The said measures are issued by the RBI as a consequence of the growth seen in consumer credit and the increasing dependency of NBFCs on bank borrowings. This step is taken by the RBI in order to secure the capital reserve, especially while advancing unsecured loans. This is an indication by RBI to the commercial banks to be more cautious while giving unsecured loans.


This measure taken by RBI will directly affect the existing borrowers as they have to pay more interest on the same amount of loan, which will ultimately result in increase in total cost of borrowing.

Although the changes are quite recent they have already caused a stir in the industry. Recently the Finance Industry Development Council (“FIDC”), a representative body of NFBCs requested the RBI to re-evaluate the sharp increase in risk weights assigned to bank loans to NBFCs, according to a letter sent to the regulator.

The FIDC stated that they welcome the positive step to reduce exposure in consumer lending but the step by the RBI “has the potential to sharply reduce flow of credit to MSMEs, self-employed and other sectors which rely upon credit from NBFCs”


The move by the RBI is a prudent regulatory practice aimed at enhancing financial stability by curbing the issuing of loans against riskier assets, which has been on the rise since the Fintech revolution in online, mobile-based, instant lending.  The increased risk weights will serve as a safeguard, compelling SCBs and NBFC’s to allocate more capital to cover potential losses, thereby minimizing systemic risks. This move also indirectly encourages stable businesses to take out loans, as lenders will always prefer to do business with borrowers who have stable incomes and high credit scores.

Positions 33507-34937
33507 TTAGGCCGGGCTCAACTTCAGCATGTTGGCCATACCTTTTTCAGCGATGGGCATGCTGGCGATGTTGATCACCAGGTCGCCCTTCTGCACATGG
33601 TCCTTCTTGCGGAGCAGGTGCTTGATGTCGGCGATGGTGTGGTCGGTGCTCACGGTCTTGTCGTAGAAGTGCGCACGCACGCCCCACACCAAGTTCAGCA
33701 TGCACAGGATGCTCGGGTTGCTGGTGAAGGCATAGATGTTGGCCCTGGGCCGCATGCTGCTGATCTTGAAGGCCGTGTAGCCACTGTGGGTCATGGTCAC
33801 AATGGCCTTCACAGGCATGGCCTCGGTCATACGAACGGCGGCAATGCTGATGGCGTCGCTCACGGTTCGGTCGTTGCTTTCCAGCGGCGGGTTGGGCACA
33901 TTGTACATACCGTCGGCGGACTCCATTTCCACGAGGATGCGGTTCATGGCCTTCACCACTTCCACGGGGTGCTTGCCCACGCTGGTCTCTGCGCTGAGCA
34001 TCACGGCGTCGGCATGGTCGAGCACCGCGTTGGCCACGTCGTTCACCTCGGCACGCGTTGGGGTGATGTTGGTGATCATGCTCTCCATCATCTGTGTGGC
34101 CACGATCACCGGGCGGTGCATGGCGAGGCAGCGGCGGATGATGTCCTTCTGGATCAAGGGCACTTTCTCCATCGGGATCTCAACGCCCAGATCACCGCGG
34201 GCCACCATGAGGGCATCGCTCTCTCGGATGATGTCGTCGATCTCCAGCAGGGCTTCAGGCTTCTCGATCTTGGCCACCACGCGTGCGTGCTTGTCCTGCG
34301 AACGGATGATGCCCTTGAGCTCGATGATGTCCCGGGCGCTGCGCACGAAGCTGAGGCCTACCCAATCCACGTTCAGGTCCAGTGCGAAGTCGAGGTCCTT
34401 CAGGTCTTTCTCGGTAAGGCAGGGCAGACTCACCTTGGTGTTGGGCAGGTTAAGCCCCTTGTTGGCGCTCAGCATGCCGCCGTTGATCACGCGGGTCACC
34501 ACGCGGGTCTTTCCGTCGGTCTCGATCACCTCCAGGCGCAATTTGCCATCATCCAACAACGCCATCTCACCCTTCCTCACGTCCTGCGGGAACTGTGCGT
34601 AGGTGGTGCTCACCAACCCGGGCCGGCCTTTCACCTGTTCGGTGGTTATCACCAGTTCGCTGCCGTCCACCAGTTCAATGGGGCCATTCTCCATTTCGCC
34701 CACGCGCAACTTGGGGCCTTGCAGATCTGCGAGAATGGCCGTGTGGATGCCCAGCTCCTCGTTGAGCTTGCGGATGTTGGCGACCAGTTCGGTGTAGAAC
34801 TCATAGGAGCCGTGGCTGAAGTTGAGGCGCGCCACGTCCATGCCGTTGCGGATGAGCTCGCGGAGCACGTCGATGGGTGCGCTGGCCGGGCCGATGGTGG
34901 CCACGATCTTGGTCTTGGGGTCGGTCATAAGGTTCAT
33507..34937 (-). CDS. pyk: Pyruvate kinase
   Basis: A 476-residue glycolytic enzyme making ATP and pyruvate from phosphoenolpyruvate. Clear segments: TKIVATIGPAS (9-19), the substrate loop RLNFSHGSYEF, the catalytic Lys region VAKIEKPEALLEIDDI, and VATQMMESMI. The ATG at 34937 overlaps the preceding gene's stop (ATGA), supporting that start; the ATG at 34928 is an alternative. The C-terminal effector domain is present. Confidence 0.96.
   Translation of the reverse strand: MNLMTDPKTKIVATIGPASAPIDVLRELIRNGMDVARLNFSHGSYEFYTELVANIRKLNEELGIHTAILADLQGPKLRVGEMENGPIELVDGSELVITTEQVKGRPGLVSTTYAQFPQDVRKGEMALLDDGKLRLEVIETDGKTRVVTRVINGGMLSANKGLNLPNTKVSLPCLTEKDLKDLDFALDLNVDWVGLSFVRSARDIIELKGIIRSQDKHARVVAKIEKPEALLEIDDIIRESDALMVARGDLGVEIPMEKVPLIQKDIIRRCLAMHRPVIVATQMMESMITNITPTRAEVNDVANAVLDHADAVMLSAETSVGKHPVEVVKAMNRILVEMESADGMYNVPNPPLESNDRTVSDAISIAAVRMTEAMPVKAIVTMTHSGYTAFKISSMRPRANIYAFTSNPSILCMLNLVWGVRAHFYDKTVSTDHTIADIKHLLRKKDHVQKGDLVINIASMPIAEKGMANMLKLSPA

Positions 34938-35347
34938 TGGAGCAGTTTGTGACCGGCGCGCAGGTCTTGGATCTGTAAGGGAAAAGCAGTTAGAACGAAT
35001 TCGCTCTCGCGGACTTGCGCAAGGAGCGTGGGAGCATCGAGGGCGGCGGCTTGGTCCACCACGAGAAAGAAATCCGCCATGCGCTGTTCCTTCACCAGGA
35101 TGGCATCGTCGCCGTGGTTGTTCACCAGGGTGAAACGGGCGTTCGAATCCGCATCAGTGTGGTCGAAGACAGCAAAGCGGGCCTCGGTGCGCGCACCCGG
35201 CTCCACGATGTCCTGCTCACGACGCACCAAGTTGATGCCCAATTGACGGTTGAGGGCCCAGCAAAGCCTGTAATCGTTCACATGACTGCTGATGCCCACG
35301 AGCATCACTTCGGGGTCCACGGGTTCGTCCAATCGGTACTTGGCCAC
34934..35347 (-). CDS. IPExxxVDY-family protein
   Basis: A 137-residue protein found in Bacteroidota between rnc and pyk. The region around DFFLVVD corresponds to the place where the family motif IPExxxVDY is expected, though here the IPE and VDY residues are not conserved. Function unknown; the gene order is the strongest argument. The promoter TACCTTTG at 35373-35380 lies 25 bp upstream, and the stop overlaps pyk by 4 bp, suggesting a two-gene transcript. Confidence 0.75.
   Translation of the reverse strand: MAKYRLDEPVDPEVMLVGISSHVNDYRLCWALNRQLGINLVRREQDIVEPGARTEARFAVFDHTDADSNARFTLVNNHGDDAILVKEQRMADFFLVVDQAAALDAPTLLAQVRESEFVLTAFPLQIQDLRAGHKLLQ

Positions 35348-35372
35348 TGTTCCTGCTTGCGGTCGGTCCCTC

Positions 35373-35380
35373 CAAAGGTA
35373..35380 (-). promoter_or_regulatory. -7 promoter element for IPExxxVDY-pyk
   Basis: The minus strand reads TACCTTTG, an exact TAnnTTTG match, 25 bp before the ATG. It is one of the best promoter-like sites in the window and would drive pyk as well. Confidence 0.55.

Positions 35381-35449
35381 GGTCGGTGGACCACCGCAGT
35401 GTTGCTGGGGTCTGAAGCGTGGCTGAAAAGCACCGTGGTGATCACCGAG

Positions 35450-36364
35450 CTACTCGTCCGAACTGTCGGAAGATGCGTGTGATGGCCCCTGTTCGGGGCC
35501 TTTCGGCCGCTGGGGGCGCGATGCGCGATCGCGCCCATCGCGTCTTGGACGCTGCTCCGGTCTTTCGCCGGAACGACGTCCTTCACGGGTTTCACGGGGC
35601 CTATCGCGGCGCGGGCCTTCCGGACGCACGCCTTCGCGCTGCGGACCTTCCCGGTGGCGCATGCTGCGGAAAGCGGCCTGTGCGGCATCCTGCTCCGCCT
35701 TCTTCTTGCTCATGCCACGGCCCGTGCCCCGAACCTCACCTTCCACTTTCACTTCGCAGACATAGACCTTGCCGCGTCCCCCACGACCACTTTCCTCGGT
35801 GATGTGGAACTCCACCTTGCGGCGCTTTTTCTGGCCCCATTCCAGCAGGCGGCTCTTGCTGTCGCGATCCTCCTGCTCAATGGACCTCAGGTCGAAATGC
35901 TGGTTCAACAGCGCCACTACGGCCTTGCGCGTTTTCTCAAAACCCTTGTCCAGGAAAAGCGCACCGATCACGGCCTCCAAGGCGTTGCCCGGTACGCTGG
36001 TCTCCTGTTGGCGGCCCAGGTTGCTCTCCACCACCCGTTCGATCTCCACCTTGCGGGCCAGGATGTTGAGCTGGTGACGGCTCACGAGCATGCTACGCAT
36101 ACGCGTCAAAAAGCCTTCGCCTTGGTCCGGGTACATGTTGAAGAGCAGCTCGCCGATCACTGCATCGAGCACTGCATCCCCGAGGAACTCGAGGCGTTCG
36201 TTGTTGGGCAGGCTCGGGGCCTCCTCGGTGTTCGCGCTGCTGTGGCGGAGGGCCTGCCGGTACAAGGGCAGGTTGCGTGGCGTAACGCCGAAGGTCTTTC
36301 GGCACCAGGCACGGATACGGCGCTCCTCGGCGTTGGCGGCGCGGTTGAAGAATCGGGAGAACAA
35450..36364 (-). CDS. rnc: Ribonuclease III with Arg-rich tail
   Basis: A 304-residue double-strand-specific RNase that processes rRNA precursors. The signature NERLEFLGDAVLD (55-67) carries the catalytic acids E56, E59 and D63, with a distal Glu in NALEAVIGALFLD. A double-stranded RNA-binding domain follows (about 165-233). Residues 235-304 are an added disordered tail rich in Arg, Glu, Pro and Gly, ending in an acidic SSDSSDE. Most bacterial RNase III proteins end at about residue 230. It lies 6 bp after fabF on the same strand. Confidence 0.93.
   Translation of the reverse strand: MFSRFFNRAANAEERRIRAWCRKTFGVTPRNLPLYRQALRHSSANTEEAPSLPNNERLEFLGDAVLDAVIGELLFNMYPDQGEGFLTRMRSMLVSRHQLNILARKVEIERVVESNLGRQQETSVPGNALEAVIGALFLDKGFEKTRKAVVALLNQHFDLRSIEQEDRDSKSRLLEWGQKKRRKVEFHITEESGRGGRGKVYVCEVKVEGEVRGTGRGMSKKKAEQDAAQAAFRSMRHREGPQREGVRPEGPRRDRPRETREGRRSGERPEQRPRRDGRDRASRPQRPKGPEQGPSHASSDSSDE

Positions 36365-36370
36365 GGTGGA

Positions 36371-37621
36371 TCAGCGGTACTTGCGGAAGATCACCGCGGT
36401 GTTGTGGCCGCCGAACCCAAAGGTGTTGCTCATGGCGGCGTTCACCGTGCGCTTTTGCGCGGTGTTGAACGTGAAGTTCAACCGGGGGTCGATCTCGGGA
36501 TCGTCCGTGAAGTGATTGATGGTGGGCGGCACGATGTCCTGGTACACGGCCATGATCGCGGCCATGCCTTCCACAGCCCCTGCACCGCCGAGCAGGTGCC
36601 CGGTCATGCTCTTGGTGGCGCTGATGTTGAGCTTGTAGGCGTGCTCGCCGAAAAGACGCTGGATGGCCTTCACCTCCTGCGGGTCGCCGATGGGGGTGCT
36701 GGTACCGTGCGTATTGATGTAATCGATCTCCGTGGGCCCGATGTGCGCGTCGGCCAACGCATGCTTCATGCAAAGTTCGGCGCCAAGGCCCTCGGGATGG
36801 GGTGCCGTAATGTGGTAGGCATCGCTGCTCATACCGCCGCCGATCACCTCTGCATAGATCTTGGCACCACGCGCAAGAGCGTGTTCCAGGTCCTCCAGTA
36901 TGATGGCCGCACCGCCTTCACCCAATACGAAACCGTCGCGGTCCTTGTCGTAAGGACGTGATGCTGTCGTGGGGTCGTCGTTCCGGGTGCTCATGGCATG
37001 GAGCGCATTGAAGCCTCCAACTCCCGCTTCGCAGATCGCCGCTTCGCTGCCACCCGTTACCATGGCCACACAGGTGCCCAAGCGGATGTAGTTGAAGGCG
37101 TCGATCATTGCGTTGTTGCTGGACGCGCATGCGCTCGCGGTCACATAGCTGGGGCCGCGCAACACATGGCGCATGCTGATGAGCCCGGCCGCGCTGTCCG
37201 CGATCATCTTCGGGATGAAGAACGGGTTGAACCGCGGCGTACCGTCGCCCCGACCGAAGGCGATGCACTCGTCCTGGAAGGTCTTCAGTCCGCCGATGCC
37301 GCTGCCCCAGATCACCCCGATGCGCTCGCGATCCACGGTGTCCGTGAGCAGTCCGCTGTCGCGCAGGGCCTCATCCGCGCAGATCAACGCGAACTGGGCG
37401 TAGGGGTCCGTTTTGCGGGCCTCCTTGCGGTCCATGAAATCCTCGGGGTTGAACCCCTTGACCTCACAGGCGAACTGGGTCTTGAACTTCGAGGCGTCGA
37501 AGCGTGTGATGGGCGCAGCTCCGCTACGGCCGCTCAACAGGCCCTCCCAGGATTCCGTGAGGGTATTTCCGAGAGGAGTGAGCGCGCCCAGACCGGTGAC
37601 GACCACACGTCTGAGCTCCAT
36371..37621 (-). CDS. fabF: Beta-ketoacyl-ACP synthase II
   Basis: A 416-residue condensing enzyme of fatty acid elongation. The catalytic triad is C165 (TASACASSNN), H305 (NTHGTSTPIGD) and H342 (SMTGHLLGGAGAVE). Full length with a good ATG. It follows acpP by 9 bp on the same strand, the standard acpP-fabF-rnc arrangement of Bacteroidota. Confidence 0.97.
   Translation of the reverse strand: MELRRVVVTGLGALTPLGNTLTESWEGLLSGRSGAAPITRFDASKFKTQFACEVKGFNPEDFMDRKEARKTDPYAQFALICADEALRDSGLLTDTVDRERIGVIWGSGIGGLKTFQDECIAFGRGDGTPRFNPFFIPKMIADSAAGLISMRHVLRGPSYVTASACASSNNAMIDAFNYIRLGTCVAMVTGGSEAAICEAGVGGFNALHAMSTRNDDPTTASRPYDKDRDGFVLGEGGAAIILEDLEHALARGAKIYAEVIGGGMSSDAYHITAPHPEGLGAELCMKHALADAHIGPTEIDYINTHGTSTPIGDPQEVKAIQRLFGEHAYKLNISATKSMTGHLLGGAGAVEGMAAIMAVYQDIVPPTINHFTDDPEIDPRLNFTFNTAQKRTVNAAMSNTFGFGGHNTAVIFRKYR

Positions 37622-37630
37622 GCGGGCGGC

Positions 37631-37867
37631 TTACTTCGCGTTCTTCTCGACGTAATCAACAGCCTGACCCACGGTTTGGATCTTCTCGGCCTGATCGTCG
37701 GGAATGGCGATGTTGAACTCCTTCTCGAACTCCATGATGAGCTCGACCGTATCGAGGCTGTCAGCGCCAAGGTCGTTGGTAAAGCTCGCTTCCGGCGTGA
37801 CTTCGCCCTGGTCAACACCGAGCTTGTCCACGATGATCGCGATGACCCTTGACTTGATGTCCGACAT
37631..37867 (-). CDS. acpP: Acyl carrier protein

However, this strategy may have drawbacks as well, especially in relation to the ease of doing business and the prospects of small-scale entrepreneurs. Elevated risk weights can, in turn, impede the accessibility of credit for small businesses and entrepreneurs, limiting their ability to invest, expand, and contribute to economic growth.

With this measure, it has become clear that the banks are intending to advance money to those with stable incomes, who have high credit worthiness, and those who can show that they are eligible for the loans by giving records of timely payments.